Tag Archives: school board

Duluth Election Dissection 2017

8 Nov

Another year at the polls has come and gone. Now, as is my wont, I’ll play Monday morning (Wednesday evening?) quarterback for the campaigns. Sadly, I no longer have easy GIS access (unless I have any volunteer GIS slaves out there?), so I won’t have pretty maps like I did two years ago, and will spare my readers the Microsoft Paint maps I made four years ago. You’ll just have to make do with some descriptions of the precinct-by-precinct results.

It was a fairly predictable night in city council politics, as is generally the case. The school board, meanwhile, saw a more dramatic change in direction. Voter turnout was low, even for a non-mayoral off year election. Rates ranged from about 40 percent on the east side to less than 20 percent in a handful of downtown and west side precincts, for a city-wide total of 27.9 percent.

Council Stability Continues

In the at-large city council races, the two incumbents, Zack Filipovich and Barb Russ, carried the day. The end results mirrored the primary. Filipovich’s ground game and ability to lock up labor support separated him from the pack, and he ran comfortably ahead of the field. Russ was the candidate among the four least likely to inspire strong emotions; while the other three all had their ardent supporters and vocal critics, everyone seemed more or less fine with Barb Russ, and that was enough to edge her past the two challengers, Janet Kennedy and Rich Updegrove. The end result was a vote for continuity, and for two incumbents who may not inspire the activist base of the Duluth left, but are certainly acceptable to most of them and know the ins and outs of local politics.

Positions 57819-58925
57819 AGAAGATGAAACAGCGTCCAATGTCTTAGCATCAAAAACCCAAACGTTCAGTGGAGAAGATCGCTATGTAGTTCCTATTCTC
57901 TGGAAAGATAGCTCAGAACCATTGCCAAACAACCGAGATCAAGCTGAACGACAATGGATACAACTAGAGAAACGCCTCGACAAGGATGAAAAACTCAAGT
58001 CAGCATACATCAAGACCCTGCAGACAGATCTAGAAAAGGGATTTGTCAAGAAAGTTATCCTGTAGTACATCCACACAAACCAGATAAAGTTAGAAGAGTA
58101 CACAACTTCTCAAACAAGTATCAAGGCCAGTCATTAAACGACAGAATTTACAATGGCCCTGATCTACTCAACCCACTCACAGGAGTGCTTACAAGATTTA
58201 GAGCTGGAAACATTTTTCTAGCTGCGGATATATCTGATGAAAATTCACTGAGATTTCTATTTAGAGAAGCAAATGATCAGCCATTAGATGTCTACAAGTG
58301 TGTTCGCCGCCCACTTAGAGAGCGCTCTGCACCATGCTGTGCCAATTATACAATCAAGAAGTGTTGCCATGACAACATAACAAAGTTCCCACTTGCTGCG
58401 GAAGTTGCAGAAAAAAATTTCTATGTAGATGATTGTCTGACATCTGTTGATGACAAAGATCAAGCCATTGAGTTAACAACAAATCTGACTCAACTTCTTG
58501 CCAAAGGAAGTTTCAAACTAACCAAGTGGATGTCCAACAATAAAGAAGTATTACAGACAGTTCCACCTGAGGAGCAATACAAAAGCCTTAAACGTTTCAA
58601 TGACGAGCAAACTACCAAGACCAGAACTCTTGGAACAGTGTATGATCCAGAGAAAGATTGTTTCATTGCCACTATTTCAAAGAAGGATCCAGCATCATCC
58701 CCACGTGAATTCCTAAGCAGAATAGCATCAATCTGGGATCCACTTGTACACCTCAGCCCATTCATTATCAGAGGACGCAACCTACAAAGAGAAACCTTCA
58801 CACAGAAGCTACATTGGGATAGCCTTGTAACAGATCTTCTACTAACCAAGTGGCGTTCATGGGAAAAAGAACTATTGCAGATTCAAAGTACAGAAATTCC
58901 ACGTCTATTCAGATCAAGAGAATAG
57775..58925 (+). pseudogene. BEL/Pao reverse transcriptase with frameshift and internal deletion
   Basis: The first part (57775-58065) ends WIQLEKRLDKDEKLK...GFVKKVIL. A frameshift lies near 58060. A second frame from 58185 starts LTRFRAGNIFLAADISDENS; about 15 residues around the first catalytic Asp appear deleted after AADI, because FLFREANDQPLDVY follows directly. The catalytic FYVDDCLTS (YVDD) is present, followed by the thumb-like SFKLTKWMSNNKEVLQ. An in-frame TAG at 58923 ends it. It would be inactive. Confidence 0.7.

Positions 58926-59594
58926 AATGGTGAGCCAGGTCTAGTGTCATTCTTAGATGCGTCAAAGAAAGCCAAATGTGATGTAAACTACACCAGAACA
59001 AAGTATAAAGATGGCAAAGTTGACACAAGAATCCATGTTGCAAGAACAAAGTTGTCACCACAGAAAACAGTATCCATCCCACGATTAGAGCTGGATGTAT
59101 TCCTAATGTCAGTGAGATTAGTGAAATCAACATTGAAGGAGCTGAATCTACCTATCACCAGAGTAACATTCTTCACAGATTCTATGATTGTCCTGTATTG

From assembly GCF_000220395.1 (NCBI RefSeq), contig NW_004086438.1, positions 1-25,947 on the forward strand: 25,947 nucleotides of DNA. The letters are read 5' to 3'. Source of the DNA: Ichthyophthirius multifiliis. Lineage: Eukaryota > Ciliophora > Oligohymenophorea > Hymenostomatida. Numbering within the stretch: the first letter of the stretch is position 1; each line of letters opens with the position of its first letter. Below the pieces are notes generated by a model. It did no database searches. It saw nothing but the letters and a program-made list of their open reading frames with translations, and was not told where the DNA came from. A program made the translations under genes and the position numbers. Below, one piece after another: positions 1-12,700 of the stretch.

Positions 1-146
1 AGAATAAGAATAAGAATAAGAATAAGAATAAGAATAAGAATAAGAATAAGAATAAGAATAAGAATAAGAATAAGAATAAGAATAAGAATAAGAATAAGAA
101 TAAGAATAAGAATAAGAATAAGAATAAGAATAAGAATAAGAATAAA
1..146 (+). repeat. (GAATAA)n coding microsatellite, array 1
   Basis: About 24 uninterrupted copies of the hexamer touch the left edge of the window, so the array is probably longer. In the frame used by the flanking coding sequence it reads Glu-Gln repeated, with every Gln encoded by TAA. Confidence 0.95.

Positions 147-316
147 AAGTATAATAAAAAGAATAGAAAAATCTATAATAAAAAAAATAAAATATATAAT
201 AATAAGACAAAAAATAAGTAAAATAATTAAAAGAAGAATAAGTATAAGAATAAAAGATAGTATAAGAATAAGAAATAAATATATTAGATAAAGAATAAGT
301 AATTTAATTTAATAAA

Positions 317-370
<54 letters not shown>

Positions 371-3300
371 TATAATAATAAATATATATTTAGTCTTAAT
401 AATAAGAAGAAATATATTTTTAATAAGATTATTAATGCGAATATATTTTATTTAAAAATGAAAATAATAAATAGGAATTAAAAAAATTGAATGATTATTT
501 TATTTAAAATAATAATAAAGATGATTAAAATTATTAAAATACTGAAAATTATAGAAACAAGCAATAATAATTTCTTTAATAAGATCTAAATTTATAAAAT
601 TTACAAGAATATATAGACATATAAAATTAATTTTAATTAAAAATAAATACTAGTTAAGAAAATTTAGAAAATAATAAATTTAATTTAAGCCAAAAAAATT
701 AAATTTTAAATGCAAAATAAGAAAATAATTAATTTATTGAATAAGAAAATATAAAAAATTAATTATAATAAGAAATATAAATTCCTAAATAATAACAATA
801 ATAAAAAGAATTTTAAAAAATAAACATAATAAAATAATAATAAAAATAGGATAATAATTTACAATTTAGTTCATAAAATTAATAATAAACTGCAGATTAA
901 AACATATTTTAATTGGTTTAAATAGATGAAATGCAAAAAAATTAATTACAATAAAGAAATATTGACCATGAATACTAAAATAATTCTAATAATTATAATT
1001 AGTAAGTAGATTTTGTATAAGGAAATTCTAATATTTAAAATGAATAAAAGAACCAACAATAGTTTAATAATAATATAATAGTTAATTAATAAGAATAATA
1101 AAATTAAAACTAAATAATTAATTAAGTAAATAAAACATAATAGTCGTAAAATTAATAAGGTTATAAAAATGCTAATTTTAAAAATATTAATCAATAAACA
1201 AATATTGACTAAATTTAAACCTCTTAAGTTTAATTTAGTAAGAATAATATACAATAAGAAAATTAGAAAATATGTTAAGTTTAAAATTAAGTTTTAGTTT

Kennedy had a core committed supporters, and while there were some strong symbolic acts associated with it, as in her trek from one end of the city to the other, that attention was largely limited to a core of high information voters, and I never got the sense that she generated attention beyond that outside of a couple of core neighborhoods. (For example, I received multiple leaflets from every other candidate on my ballot, but never saw a thing from the Kennedy campaign.) Updegrove generated some strong early momentum, but in the end his campaign didn’t seem to move past generic talking points associated with the leftward wing of the Democratic Party, and while that platform will do reasonably well in Duluth, it isn’t at a point where it will win, either. For me, at least, this was a noticeable juxtaposition with the likes of Russ, who was deep in the weeds on housing policy specific to Duluth. Following the lead of her ally Filipovich, she did the necessary retail politics to pull out the election.